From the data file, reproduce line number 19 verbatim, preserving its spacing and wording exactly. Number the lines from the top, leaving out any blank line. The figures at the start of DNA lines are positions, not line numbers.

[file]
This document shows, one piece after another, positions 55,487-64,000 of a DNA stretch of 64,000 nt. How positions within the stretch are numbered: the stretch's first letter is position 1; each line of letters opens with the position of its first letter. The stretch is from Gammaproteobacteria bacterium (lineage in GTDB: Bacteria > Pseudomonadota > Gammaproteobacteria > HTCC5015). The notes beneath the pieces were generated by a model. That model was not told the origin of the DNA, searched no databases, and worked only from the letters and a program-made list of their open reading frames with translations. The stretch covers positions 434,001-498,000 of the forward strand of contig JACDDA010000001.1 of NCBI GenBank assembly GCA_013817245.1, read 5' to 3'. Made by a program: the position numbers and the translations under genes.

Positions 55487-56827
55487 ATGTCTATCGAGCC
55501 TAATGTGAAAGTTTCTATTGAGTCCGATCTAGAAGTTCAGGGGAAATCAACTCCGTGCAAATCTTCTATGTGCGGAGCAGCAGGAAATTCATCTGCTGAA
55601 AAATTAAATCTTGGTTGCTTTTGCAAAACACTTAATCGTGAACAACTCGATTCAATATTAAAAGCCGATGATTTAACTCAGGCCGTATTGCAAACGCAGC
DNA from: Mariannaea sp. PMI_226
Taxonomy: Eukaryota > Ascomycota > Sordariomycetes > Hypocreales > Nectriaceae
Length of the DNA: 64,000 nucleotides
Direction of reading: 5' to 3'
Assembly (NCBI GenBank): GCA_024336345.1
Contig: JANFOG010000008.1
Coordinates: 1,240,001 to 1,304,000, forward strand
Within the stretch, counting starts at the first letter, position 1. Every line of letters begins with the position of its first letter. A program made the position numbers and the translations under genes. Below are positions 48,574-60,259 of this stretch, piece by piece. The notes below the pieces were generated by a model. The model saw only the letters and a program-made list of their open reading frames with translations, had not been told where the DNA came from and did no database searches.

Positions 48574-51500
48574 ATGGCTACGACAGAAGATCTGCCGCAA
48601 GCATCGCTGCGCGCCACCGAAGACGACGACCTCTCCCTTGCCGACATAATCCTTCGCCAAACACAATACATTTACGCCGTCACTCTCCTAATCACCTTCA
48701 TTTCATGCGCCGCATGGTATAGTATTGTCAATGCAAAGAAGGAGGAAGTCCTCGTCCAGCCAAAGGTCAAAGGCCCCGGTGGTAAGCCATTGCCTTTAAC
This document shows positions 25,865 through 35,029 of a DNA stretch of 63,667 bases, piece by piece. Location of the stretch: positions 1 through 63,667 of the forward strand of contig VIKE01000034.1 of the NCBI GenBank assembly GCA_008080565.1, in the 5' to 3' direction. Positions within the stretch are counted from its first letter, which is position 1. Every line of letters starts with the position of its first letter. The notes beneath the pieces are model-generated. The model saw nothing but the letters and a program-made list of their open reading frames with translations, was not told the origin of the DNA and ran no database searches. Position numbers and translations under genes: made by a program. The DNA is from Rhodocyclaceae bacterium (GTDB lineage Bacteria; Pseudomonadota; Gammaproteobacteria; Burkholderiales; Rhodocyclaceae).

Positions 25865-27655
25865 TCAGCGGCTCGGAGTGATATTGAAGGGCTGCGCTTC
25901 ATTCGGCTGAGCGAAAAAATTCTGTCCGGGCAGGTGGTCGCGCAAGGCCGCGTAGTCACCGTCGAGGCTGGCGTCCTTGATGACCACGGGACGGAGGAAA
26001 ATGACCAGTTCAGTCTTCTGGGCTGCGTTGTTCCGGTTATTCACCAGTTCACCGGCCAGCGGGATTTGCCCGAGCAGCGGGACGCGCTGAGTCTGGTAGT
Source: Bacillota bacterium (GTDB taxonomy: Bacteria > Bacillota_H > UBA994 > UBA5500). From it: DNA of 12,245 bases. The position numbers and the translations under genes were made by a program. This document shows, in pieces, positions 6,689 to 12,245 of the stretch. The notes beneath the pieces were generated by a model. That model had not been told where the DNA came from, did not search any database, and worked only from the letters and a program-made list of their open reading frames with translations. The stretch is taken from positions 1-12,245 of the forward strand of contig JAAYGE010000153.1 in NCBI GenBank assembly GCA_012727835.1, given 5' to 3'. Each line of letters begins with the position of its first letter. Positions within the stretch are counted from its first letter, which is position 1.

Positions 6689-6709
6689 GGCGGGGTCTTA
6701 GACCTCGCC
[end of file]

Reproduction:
Positions 25865-27655